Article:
If Volume One "set the stage onto which the adult Jesus would step," Volume Two: Mentor, Message, and Miracles begins with John the Baptist, who helped Jesus make his entrance. John was an eschatological prophet who preached that a fiery judgment was imminent upon all Israel. While the historian cannot establish that John was related to Jesus (multiple attestation cannot be used since the only account of John's childhood is in Luke 1) it does cohere with John's message for him to have been the only son of a Jerusalem priest, and to have forsaken his duty to continue the priestly line (John was probably also celibate) in order to call Israel to repentance in the desert. Only true repentance together with a water baptism administered by John could provide protection from God's coming wrath. This baptism was both similar to the use of water for ritual cleansing by Jews, and discontinuous with it, because the water cleansing was heretofore administered by oneself. Moreover, the self-administered cleansing conferred ritual purity, while John's baptism conferred forgiveness of one's past transgressions of the halakha, the religious Law.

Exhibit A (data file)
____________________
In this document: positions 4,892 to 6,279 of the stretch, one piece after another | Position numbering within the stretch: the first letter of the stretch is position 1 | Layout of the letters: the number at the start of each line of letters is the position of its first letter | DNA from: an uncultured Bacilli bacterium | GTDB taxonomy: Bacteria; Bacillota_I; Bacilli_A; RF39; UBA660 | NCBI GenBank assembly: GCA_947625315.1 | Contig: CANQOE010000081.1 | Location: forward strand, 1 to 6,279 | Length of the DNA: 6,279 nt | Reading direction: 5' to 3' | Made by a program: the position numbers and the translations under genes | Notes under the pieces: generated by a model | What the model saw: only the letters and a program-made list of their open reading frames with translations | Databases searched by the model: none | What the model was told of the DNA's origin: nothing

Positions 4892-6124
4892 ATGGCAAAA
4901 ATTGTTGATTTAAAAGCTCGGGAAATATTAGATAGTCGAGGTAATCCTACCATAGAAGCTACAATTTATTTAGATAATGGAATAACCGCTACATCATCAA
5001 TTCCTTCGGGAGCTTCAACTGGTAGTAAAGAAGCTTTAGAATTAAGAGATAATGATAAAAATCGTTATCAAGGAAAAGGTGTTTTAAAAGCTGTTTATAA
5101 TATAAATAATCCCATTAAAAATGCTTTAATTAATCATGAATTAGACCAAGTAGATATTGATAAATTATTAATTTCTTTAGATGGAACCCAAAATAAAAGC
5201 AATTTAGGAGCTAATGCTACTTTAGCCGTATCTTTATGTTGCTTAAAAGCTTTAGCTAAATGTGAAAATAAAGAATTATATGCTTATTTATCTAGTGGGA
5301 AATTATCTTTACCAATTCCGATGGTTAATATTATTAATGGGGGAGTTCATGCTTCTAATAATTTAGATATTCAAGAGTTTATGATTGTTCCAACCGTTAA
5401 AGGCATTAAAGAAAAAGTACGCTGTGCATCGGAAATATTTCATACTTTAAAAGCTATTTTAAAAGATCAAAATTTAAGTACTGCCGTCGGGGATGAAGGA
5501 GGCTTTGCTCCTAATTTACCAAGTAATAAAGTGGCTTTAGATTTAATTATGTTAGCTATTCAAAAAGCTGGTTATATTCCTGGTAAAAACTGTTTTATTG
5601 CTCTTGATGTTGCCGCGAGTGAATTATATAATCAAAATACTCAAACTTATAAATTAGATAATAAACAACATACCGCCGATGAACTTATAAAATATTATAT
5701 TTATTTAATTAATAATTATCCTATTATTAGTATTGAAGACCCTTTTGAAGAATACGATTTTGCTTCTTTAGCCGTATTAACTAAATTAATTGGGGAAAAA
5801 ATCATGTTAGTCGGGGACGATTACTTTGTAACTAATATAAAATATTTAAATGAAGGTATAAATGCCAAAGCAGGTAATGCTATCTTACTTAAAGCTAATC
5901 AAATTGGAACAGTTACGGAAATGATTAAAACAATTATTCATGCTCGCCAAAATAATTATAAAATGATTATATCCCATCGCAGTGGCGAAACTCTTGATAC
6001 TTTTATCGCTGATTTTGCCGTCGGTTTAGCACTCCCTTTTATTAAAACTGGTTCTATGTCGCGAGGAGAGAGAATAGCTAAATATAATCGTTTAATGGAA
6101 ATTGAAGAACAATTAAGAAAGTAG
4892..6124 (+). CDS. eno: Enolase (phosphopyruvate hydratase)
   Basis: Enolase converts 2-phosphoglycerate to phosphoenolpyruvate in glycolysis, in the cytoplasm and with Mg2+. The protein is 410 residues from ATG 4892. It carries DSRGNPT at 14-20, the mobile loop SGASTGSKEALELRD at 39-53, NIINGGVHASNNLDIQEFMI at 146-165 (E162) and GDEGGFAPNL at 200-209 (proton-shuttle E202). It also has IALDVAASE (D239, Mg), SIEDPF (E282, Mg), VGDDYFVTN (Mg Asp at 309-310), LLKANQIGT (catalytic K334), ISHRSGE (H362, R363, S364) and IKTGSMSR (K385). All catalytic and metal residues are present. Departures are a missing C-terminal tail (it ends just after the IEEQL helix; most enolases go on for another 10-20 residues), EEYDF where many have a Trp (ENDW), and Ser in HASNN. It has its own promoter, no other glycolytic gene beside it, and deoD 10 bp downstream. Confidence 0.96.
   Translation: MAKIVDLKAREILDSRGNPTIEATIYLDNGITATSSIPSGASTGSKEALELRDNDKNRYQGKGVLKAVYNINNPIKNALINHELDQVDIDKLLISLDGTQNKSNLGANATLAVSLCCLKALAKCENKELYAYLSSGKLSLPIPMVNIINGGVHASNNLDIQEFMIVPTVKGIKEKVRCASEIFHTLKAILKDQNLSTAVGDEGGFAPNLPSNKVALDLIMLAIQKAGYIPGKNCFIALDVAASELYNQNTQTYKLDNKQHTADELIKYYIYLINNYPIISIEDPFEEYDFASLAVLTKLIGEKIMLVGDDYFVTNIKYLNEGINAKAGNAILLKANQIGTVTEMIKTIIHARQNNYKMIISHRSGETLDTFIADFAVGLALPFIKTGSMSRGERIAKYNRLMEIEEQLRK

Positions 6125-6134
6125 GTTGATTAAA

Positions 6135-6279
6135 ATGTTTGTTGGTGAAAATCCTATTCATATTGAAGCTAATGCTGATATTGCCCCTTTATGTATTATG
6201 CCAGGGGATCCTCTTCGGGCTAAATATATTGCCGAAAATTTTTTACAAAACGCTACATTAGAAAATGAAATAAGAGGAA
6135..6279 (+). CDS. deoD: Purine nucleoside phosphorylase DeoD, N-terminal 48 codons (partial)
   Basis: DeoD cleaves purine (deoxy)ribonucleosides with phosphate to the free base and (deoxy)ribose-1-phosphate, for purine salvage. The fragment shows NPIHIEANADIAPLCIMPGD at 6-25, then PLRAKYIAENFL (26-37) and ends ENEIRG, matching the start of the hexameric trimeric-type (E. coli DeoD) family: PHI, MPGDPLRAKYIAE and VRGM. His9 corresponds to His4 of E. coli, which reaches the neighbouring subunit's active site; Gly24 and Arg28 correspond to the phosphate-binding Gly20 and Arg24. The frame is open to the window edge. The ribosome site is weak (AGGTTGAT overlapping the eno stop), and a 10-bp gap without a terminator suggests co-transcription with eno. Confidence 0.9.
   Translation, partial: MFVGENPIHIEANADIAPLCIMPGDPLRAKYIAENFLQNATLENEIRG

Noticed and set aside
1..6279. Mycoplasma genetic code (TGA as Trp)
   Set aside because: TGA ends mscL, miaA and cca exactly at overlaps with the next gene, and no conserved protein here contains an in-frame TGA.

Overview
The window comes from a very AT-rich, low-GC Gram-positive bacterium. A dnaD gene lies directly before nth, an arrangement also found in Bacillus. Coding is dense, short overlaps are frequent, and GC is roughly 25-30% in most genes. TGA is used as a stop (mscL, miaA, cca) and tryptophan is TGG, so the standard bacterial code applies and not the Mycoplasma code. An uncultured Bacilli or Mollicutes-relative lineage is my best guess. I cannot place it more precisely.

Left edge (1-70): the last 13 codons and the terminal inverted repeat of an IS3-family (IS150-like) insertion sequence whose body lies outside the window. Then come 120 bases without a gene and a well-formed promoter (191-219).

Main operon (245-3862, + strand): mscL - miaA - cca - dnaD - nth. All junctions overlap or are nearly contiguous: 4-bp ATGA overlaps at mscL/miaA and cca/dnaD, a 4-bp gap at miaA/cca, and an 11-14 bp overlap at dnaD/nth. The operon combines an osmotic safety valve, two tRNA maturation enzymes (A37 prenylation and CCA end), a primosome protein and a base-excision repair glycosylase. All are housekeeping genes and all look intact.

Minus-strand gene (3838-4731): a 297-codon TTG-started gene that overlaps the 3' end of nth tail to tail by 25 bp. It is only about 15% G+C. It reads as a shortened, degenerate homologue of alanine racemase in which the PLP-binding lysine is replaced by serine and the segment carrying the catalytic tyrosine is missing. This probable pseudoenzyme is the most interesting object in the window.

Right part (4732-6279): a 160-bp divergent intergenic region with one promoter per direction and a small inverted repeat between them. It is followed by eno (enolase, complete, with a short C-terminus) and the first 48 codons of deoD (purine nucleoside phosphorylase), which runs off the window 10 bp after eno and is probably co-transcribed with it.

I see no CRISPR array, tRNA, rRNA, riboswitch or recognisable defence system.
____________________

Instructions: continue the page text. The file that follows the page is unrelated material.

The Jews who came to the Jordan river viewed John as a prophet, if not the prophet sent by God to prepare his people for the last days. Jesus was indeed baptized by John, and may have spent some time with John's entourage, as a kind of disciple or apprentice. In any case, Jesus left John's circle to begin his own ministry, which retained the proclamation of judgment and the practice of baptism, but took a new and original tack. Jesus, without any formal religious credentials, proclaimed the imminent Kingdom of God — a relatively rare phrase before he used it — in both word and deed. He sought to begin the gathering of all the faithful of Israel (and even some upright and faithful non-Israelites) to prepare them for a glorious "eschatological banquet" which they would enjoy in the Presence of God and the Patriarchs. He made this eschatological banquet present to his followers in his table fellowship, which he offered to all, rich and poor, pious and sinners. He also made this imminent Kingdom implicitly present in his own astounding deeds: his exorcisms and his healings. When asked by messengers from the imprisoned John if he were the "Stronger One" that John had expected, Jesus alluded to Isaiah: "The blind see, the lame walk, lepers are cleansed, the dead are raised, and the poor have good news preached to them." [Note that raising the dead is different from Resurrection — the raised dead return to their former lives and must eventually die again, whereas the Resurrected rise to new lives over which death has no power.] Indeed, as a miracle-working prophet, Jesus would have been perceived, and would probably have perceived himself as an Elijah-like prophet who was fulfilling the prophecies in Isaiah. As Meier writes, "It was this convergence and configuration of different traits in the one man named Jesus — traits that made him the Elijah-like eschatological prophet of a kingdom both future and yet made present in his miracles — that gave Jesus his distinctiveness or 'uniqueness' within Palestinian Judaism in the early 1st century A.D."